Hackers have infiltrated an undisclosed number of US Army Web servers, taking advantage of a previously undisclosed buffer overflow vulnerability in a component of Microsoft's Windows 2000 that is used to manage the Web Distributed Authoring And Versioning (WebDAV) protocol.
Security experts are characterising the incident as a rare example of a "0-day" exploit, referring to an exploit that takes advantage of a vulnerability nobody is aware of and for which there is no available patch. However, Microsoft has now issued a fix for the vulnerability. Security vendors are also advising users that there are work-arounds that can be implemented immediately to reduce vulnerability.
WebDAV, which is installed by default with IIS Version 5.0, allows documents to be assigned properties and attributes and enables collaborative creation, editing and searching from remote locations. It also enables documents to be written via HTTP. However, if an attacker is able to run code with local system privileges on a vulnerable system, the attacker could take complete control of the system, including the ability to install programs, view, change or delete data, and create new accounts with full privileges.
According to Symantec, Microsoft IIS is estimated to run on about 25 per cent of the Internet's Web servers. That means about 4 million systems could be vulnerable.
"The component that has the overflow vulnerability is a core operating system component, not a flaw in IIS," surgeon general at TruSecure, Russ Cooper, said. "It happens that WebDAV is the attack vector."
An Army source notified Cooper last week of the attack. According to the source, administrators noticed that the exploit was conducting network mapping and outputting data on the terminal services port - port 3389 - to an unspecified region but to the same location over and over again. Cooper said using port 3389 was likely an attempt by the attacker to stay below the Army's security radar since it is normally used for encrypted traffic that sniffers would not try to decipher.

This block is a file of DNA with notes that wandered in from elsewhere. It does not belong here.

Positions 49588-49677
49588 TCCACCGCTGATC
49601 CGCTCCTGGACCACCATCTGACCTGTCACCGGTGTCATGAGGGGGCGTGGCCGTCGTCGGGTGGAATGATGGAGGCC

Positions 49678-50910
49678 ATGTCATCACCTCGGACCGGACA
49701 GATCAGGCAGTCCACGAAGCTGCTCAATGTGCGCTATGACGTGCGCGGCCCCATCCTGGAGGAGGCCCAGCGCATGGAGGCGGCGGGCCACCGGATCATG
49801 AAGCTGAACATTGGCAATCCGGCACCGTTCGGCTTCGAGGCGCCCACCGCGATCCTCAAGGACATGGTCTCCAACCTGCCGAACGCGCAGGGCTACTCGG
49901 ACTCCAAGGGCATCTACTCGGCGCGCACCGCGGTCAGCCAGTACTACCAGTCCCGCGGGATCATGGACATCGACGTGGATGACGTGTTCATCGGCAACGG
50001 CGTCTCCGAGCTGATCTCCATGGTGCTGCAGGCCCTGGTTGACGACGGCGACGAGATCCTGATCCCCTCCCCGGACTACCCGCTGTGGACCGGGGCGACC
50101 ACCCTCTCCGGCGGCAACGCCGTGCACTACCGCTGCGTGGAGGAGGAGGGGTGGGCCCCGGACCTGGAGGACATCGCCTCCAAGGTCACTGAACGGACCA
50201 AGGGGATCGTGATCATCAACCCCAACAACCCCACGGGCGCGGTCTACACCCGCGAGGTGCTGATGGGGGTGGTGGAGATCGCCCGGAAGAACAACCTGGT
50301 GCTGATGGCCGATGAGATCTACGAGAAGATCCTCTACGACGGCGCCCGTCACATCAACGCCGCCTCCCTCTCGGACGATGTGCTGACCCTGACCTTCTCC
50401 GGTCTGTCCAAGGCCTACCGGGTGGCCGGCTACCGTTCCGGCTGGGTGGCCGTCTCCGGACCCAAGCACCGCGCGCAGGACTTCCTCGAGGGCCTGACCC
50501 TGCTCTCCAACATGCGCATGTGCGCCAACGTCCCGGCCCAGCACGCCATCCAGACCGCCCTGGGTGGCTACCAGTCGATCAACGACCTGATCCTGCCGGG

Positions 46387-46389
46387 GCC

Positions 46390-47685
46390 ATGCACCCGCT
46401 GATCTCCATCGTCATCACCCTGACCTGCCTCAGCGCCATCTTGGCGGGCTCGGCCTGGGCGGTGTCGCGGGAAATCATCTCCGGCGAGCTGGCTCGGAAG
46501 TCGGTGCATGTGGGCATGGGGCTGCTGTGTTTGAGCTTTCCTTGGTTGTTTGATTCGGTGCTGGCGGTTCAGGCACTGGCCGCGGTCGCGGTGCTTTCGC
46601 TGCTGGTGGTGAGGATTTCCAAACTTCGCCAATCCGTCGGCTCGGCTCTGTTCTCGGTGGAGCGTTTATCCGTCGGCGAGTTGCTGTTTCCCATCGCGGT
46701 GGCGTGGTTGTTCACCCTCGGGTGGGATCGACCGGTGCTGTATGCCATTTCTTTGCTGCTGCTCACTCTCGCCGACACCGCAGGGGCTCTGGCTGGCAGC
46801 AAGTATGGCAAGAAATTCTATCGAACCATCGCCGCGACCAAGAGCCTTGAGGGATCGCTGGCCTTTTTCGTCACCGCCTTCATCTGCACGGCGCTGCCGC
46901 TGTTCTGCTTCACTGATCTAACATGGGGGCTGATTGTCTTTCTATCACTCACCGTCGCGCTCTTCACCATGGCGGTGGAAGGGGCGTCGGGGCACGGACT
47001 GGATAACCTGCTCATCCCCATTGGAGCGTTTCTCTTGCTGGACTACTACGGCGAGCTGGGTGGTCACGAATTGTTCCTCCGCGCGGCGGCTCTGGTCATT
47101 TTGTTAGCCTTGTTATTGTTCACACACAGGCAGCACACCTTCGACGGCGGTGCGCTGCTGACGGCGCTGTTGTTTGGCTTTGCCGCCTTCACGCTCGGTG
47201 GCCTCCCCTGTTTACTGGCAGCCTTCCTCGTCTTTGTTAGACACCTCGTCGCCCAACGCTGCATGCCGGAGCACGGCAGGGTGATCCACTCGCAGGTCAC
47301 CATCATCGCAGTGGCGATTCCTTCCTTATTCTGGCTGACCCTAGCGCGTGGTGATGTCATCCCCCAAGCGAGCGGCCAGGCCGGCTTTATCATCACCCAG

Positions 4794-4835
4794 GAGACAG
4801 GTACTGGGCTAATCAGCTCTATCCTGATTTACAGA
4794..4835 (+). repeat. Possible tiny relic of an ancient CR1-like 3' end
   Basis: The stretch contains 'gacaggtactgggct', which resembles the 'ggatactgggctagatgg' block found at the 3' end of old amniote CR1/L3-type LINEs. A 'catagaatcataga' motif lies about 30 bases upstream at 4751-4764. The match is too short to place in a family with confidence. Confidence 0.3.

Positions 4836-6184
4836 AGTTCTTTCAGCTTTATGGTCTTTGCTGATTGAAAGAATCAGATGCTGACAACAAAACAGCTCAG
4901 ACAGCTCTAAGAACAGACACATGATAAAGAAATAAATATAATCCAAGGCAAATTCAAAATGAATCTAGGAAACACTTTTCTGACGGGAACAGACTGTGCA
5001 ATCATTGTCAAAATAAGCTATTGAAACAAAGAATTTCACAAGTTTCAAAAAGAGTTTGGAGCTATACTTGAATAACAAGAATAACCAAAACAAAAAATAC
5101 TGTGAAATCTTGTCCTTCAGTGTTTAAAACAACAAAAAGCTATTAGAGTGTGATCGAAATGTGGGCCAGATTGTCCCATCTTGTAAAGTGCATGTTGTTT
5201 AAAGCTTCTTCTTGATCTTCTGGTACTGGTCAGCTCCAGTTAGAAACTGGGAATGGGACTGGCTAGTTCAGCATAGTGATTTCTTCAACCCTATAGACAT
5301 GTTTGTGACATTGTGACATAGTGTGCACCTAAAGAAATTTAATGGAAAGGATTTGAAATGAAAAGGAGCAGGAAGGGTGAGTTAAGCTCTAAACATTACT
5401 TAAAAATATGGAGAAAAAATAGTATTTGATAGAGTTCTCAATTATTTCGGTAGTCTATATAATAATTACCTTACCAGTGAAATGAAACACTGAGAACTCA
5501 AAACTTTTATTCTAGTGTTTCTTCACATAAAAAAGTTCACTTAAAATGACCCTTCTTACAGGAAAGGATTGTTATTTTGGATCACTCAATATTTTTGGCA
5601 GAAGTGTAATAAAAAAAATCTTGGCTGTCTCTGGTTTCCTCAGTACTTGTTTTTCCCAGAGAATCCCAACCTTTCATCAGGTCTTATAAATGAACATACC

Cooper said he believed the Army was being deliberately targeted.
Instead of reporting the vulnerability to senior Microsoft managers, the Army reportedly filed a bug report online. Cooper said that may have contributed to critical time being lost in developing a fix. In fact, when Cooper called Microsoft on March 16 the company was unaware of the vulnerability, he said.
A spokesman for the Army's CIO, Patrick Swan, said the Army's information assurance office was currently studying the attack to "assess what it is that happened."
He said that the Air Force Computer Emergency Response Team might have discovered the same vulnerability.
Army sources said a file discovered on the hard drive of one of the compromised servers contained the phrase "welcome to the Unicorn beachhead."
Cooper said Unicorn could be a reference to Microsoft Jet 3.0, a database engine that was named Unicorn when it was in beta. "WebDAV leverages the technologies that Jet led to, so it may be a reference to that product. That's our best speculation," he said. Group product manager for Symantec's DeepSite Threat Management System, Dee Leiebenstein, recommended that users immediately either disable WebDAV or, if that was not possible, changed the length of the requests that wereauthorised to come into the Web server. By limiting that length you're able to reduce risk, she said.